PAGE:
Halifax Citadel

Overlooking Halifax and the harbor beyond it is the Citadel.  Situated high up on a hill, the star-shaped fort has sweeping fields of fire for the soldiers who manned it.  Both rifle fire and the cannon designed to swivel to provide a wide arc of fire on any ship daring to challenge from the harbor would have been deadly.  The hill from the water to the walls of the Citadel is steep, and until the city was built up it offered little in the way of shelter for anyone crazy enough to attack it.  No army ever did.

This fort (officially “Fort George”) was rebuilt several times as threats emerged, first from the French, then from the upstart Americans.  When Benedict Arnold sailed with his army from Newburyport to Maine for the long march through the wilderness to Quebec, the British thought they were sailing for Halifax.  This would have been a devastating blow to the British had they won, but on the flip side, the army could easily have been decimated in an attack, which would have been equally devastating for the Continental Army.

I’ve visited the Citadel each time I’ve been to Halifax.  The climb up the hill is a workout, especially if you’re starting from the waterfront.  The views from the top aren’t what they used to be – after all Halifax is a city of skyscrapers that obscure parts of the waterfront.  But the view, and perspective you receive, is worth the workout.  While there was never a shot fired at the Citadel, it was a great deterrent and a reassuring presence high up on the hill for residents of Halifax and for the sailors anchored in the harbor.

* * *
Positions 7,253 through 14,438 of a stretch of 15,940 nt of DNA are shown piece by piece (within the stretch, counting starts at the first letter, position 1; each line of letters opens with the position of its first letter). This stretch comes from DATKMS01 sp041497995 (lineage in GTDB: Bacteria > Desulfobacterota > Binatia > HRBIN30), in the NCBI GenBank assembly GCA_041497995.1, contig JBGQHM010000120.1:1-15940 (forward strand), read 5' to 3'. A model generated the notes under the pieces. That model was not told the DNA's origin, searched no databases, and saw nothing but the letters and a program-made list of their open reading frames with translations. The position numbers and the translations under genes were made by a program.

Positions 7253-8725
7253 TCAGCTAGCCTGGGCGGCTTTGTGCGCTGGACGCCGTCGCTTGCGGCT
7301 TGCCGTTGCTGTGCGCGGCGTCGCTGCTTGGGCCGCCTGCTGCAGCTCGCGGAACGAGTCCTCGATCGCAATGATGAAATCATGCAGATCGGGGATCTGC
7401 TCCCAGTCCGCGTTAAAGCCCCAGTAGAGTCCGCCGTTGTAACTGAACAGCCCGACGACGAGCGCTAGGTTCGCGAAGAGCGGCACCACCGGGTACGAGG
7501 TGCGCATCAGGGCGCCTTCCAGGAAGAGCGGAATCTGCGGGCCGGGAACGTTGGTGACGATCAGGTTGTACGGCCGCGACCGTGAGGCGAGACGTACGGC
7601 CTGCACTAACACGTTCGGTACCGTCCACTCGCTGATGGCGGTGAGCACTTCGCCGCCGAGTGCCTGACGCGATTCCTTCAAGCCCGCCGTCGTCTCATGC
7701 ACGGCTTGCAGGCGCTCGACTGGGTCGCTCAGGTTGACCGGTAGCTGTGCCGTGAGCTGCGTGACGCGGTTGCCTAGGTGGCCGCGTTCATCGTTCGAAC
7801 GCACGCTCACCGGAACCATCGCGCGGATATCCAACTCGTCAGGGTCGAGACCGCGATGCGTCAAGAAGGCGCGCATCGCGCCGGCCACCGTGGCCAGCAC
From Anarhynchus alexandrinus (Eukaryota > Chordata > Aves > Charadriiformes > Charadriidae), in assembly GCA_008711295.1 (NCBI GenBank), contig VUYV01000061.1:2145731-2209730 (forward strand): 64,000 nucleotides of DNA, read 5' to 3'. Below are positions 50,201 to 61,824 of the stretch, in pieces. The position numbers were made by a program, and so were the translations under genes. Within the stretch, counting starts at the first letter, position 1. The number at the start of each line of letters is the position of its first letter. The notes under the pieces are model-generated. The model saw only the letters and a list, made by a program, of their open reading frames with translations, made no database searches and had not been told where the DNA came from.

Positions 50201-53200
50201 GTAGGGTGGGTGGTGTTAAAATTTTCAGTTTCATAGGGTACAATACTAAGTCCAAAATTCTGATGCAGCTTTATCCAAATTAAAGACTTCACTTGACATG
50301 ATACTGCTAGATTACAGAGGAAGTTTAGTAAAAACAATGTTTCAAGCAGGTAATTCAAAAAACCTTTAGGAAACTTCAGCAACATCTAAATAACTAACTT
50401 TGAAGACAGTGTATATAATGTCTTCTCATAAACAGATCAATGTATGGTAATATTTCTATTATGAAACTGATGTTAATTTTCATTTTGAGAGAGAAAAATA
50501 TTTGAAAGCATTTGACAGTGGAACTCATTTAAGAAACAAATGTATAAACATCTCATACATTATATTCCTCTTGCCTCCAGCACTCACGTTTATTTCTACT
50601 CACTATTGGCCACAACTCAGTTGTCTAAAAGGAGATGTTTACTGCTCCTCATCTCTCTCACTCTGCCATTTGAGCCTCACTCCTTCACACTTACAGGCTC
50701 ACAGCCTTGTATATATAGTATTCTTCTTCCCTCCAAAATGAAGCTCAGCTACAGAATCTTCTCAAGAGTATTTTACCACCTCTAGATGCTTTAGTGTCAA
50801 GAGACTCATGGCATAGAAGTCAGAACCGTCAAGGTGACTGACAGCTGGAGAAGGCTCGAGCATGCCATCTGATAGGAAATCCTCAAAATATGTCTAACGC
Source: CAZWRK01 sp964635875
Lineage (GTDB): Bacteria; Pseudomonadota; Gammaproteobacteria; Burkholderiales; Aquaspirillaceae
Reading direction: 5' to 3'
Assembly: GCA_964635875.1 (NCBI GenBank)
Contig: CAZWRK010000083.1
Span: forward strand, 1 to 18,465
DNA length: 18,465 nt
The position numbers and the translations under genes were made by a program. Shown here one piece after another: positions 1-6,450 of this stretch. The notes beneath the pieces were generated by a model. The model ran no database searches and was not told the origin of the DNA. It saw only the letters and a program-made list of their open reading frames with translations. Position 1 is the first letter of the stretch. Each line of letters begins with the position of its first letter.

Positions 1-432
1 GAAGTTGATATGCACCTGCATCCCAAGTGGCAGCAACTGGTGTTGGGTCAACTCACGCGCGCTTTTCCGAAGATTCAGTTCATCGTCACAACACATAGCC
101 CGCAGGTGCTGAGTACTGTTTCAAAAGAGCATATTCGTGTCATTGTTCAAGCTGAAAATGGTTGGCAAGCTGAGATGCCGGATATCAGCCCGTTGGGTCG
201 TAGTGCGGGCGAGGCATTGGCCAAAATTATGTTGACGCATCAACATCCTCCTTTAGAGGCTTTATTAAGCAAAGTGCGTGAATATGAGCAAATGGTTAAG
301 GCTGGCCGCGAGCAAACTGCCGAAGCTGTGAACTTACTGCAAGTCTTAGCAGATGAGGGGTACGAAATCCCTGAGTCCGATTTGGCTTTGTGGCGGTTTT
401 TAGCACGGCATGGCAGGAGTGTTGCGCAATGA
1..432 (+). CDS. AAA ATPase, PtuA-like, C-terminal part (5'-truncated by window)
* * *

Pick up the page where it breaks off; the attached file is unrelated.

For the soldiers stationed here during the wars with the French and Americans it was a reprieve from the dangers of the front lines.  This may have led some to be a bit casual about their duty.  In an effort to resolve the tardiness of the troops who manned the fort,  Prince Edward, the Duke of Kent commissioned the Halifax Clock Tower in 1800.  It was completed and began keeping time in 1803 and continues to mark the passage of time on this hill overlooking the city.

When you’re standing on the top of the hill looking out on the city and the harbor beyond, you can see the site of the Halifax explosion to your left, Pier 21 to your right, and some great bars and restaurants in between.  Halifax is a fun town; a great walking city with a lot of history.  As a guy from Boston I can appreciate that.


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